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Thursday, March 10, 2016

The Truth of All Things by Kieran Shields

Crown Publishers, 416 pages, $25 (c2012)
Broadway Books, 416 pages, $15 (c2013)

This is one of the things I miss the most about working in a bookstore: finding a treasure by accident while tidying. Cover art or a compelling color would pull me into looking closer at a book by an unknown author. An ear-catching title would also work. “The Truth of All Things” came across my wandering fingers while I was waiting for someone at the fabulous Multnomah County Library in Portland (Oregon). I had never heard of the book or the author, but the art and color on the cover drew me, and I, who have gadzillions of unread books at home, took a chance.

Set in Portland, Maine, in 1892, “The Truth of All Things” tells the story of when science crosses swords with superstition in catching a serial killer. After an initial wrinkling of the brow, Deputy Marshal Archie Lean is strangely accepting when former Pinkerton agent Perceval Grey is forced upon him by pathologist Dr. Virgil Steig to solve the murder of a prostitute. But what a fortuitous pairing they prove to be. Lean is a more active Watson to Grey’s phlegmatic Sherlock. Added to the mix is Steig’s niece, librarian Helen Prescott, and her young daughter. (Cue “The A-Team” theme.)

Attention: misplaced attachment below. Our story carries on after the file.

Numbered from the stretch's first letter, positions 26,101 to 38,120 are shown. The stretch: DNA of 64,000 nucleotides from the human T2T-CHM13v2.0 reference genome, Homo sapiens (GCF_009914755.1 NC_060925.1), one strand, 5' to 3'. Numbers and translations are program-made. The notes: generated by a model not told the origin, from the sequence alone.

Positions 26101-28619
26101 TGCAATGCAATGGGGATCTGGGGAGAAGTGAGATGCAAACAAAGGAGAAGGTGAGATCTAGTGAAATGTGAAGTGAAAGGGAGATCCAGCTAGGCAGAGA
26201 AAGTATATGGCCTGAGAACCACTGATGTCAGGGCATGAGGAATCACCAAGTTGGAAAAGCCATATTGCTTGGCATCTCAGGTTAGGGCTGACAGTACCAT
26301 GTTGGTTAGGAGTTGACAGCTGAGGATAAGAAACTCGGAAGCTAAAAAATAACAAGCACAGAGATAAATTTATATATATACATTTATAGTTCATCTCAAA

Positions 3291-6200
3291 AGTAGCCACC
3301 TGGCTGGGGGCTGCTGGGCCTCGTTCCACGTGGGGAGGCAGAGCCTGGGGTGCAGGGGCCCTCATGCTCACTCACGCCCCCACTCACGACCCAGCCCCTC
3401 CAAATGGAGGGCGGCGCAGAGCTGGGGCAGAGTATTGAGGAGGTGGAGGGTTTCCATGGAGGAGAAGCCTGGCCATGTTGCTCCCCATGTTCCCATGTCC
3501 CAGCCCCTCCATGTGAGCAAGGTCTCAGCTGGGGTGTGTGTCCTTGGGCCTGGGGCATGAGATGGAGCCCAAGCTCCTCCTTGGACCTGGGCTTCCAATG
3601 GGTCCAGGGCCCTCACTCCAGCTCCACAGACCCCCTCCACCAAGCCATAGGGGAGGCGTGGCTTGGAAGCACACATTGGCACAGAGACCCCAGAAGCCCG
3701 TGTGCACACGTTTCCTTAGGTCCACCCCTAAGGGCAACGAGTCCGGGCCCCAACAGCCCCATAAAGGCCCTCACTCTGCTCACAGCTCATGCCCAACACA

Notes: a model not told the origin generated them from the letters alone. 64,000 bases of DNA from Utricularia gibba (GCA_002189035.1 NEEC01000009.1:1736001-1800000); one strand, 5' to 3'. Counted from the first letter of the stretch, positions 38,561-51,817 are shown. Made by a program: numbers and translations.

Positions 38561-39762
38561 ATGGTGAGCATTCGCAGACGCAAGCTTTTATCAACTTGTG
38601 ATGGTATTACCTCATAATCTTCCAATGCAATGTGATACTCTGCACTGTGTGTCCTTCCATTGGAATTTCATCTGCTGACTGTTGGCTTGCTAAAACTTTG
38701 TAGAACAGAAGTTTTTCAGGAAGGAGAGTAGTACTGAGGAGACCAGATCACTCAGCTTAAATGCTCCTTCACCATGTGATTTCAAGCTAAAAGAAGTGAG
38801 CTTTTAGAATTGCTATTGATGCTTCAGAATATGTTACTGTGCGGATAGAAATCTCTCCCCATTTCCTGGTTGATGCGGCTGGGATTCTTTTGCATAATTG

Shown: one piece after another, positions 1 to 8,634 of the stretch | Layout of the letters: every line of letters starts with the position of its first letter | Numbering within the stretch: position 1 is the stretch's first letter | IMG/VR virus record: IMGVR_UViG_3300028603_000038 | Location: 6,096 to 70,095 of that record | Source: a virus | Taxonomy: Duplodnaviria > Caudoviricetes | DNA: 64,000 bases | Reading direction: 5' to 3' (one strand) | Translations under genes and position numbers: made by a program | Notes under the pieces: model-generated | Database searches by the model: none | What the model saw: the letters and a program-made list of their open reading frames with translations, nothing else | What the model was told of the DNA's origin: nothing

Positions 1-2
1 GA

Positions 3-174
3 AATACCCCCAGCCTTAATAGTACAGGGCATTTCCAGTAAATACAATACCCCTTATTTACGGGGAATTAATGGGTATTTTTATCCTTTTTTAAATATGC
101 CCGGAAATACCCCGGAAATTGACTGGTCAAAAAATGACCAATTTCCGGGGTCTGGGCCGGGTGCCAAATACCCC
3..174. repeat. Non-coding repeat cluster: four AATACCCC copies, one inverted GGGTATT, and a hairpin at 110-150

The team discovers that the prostitute is not the first of the killer’s victims, and probably is destined not to be the last. Using the strange signs and words at the death site, the team begins to track a supernatural connection. Using cohorts from both sides of the legal track, the team traces and interviews an odd collection of potential eyewitnesses.

Kieran Shields does a bang-up job of providing a clear look at Portland and its society at the time. His team uses cutting-edge forensics and old-fashioned thinking and footwork to track down the killer and determine why he or she is killing. There were a few slow points in this 400-page book, but they were never dull. Once everyone settled into his or her role, the narrative moved along.

Shields wrote one more Lean/Grey book, “A Study in Revenge.” Sadly, according to Shields, his publisher declined to publish any more in the series. This debut was marvelous and the potential for a long-term series was good. I’m sorry for our loss.

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